Tuesday, September 27, 2005

On Historical Accuracy...

On my main blog yesterday, I mentioned that I'd risen rather vociferously to the defense of the historical romance genre.

In response, Rene said "But not all historical detail is conducive to a good romance. My heroine has all her teeth and smells pretty good. Same with my hero. Would this be likely in reality?" I agree totally with this. It's one thing to mention the refuse in the streets and the stink of the Thames, but morning breath? I don't think so.

For me, historical accuracy is about creating the past as accurately as possible. Note the final two words of my previous sentence. No matter how much research we do, unless we time travel to the past, there's no way we'll ever get things exactly right. But that doesn't mean we shouldn't strive for it.

One of the biggest problems I encounter is writers relying on faulty information. They find something they think is accurate and use it. But if they're not professional historians, they likely have no idea that it's really a good idea to check several sources. And look to primary sources.

My own education has made me take this for granted, but let's face it, many writers aren't as familiar with "the rule of three" (using at least three independent sources) unless they also happen to be journalists. Which is why, when asked, I do give basic research advice which includes tips on how to verify information in history books.

There are those writers, however, who do wilfully ignore history and this does bother me. It's not just a matter of glossing over the less savoury details of life in the past, but moving major events, changing the personalities of historical characters or just plain ignoring the mores of the period. One book I tried to read, but ended up not being able to finish, featured floor to ceiling glass windows in a castle on the border with Scotland in the early 1100s. I'm not kidding. This same book also had me grinding my teeth over the author's portrayal of Mathilde of Boulogne, the courageous, capable and loving wife of King Stephen. I barely recognized her as she'd been transformed into a jealous, evil, scheming, cheating harridan - the stereotypical "other woman". Granted, there's not a lot known about Mathilde, but NONE of the primary sources I've seen have ever even hinted at her being anything but a strong, devoted and faithful consort.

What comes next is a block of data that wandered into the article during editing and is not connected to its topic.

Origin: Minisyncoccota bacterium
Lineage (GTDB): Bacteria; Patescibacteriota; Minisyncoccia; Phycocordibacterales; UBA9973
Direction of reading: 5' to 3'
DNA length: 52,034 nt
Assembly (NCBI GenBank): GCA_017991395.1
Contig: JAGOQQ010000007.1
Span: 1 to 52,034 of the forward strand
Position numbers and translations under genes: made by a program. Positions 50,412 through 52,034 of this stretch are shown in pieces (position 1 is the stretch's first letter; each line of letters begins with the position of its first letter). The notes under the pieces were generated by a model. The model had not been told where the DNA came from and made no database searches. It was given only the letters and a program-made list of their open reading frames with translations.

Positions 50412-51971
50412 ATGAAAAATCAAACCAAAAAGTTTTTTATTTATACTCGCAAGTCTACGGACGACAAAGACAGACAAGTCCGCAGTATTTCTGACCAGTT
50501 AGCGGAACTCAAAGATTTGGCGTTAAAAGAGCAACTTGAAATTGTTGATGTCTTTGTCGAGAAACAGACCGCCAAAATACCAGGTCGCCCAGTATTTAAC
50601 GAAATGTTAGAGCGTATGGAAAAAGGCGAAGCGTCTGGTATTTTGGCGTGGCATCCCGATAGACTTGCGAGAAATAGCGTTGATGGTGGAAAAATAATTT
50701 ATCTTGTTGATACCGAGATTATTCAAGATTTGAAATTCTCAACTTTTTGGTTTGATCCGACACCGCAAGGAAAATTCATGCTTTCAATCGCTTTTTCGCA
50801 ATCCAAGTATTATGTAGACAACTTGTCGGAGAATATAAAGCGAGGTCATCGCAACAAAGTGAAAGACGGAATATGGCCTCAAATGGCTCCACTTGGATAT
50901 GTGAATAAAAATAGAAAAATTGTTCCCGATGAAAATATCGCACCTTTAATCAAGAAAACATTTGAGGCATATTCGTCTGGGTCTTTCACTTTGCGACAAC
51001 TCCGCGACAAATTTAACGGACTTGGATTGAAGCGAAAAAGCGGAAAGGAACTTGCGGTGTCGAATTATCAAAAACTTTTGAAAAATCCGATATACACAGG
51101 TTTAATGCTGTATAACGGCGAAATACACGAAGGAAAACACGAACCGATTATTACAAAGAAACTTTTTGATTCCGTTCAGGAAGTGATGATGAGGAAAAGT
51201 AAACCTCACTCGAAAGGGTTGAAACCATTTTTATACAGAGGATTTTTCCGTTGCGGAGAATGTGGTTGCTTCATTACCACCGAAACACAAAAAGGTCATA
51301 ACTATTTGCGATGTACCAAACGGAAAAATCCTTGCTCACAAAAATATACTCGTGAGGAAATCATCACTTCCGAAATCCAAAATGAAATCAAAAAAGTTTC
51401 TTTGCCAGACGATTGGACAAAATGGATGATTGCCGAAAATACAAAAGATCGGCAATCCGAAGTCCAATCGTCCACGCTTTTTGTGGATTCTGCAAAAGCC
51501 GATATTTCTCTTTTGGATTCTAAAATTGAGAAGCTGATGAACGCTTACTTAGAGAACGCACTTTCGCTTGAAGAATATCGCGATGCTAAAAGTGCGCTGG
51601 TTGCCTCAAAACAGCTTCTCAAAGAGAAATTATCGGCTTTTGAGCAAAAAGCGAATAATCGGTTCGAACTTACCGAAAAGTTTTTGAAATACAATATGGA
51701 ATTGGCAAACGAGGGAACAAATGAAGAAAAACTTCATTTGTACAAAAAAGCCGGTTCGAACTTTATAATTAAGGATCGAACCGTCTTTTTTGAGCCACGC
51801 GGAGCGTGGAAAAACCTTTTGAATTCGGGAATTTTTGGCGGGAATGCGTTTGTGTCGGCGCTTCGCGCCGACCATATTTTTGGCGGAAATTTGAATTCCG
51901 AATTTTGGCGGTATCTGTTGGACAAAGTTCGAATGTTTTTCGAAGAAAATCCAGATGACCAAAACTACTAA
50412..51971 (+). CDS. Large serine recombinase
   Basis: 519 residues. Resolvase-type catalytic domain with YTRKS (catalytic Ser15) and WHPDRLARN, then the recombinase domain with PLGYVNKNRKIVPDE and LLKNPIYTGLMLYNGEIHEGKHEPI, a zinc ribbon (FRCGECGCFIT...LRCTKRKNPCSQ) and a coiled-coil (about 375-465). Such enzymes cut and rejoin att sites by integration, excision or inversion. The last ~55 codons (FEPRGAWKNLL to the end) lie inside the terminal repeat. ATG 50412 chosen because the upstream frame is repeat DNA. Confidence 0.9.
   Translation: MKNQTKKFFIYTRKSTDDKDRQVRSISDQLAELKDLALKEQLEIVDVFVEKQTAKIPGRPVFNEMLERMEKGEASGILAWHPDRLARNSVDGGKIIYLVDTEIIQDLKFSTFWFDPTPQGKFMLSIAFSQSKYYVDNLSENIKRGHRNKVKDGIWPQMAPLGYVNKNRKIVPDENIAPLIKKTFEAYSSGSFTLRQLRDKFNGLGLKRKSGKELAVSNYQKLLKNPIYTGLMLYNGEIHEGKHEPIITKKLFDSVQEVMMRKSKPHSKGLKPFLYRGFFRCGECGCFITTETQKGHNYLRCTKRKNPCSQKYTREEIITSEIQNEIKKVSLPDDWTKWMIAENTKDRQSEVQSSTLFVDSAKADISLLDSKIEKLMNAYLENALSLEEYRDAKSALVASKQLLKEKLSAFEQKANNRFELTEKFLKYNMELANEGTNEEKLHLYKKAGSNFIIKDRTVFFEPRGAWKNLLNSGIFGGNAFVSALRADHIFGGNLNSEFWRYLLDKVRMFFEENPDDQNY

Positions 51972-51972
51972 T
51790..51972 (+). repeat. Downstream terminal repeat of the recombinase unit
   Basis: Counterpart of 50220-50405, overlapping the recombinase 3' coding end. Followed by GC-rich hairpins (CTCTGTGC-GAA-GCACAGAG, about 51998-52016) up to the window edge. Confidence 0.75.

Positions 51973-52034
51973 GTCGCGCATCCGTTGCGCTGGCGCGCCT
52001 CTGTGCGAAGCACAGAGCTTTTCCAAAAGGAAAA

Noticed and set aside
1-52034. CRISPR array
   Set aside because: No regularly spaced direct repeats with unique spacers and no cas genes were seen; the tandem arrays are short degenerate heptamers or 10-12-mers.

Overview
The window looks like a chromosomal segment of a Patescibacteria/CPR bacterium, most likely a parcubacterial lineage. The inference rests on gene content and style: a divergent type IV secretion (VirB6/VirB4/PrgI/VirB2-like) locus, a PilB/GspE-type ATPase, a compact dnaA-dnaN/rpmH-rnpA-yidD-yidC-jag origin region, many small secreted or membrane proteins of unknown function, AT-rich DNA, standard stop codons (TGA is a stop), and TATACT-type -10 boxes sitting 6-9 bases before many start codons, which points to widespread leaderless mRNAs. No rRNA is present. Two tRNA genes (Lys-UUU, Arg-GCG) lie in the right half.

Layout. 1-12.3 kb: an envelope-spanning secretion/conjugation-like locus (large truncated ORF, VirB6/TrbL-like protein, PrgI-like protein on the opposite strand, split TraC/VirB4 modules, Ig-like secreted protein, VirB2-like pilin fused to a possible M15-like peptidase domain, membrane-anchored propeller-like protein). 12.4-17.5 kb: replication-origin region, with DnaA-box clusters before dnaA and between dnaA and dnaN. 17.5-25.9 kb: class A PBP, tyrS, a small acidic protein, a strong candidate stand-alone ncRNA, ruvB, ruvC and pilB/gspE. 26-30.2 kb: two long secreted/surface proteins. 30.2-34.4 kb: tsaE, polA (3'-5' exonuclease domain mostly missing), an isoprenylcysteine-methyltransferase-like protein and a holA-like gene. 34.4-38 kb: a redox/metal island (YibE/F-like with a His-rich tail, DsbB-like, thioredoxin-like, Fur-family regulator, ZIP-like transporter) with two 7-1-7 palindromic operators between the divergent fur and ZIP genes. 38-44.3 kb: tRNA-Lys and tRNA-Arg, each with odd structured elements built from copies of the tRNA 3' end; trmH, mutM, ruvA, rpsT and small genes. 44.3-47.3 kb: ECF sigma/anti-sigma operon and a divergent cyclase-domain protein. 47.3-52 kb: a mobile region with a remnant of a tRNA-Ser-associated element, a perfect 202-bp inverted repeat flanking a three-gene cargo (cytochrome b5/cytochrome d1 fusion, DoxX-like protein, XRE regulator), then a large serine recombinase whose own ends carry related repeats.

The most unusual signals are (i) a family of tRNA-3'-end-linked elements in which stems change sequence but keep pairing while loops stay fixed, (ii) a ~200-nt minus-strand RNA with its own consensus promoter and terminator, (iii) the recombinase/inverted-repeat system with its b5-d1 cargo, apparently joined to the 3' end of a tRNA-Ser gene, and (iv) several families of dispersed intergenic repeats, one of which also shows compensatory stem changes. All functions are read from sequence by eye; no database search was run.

In her comment Melissa said "BTW, I'd LOVE to read his email and your response!!!" - well, Melissa, you can. Go here for the email that set me off and here for my first response. Once you're into the thread, you'll see my other posts on the topic *g*.

Sarah - thanks for explaining Dr M's background. I was so angry I couldn't go and look at the article. Sounds like it's a good thing I didn't. And I'm glad I wasn't the only one who couldn't abide such horrible stereotyping.


Monday, September 26, 2005

Research and software

I love software. And use it for research. What are some of my favourite programmes for this?

WriteWayPro, to start. It has Research Folders, where you can store all kinds of information and access it easily.

Book Collector. This software is a book cataloguing programme. I use it to keep track of my books and generate bibliographies. You enter books in your library using the ISBN and/or title/author. Most of the time the book's detail can be pulled off one of the many sites the programme searches (you tell it which one). I even keep a separate file for books I want.

NetSnippets. I use this for organizing my internet research. Not only does it save your favourite websites, but you can copy and paste information from the net into it and it records the url and day you collected it, which makes for easy referencing. One of the best features is the ability to generate a webpage of ALL the links you've collected! Yep, every month or so, I generate one of these and save it elsewhere, just in case something happens.

Each of these programmes offers a free 30 day trial. NetSnippets has a free version, but it's not as powerful.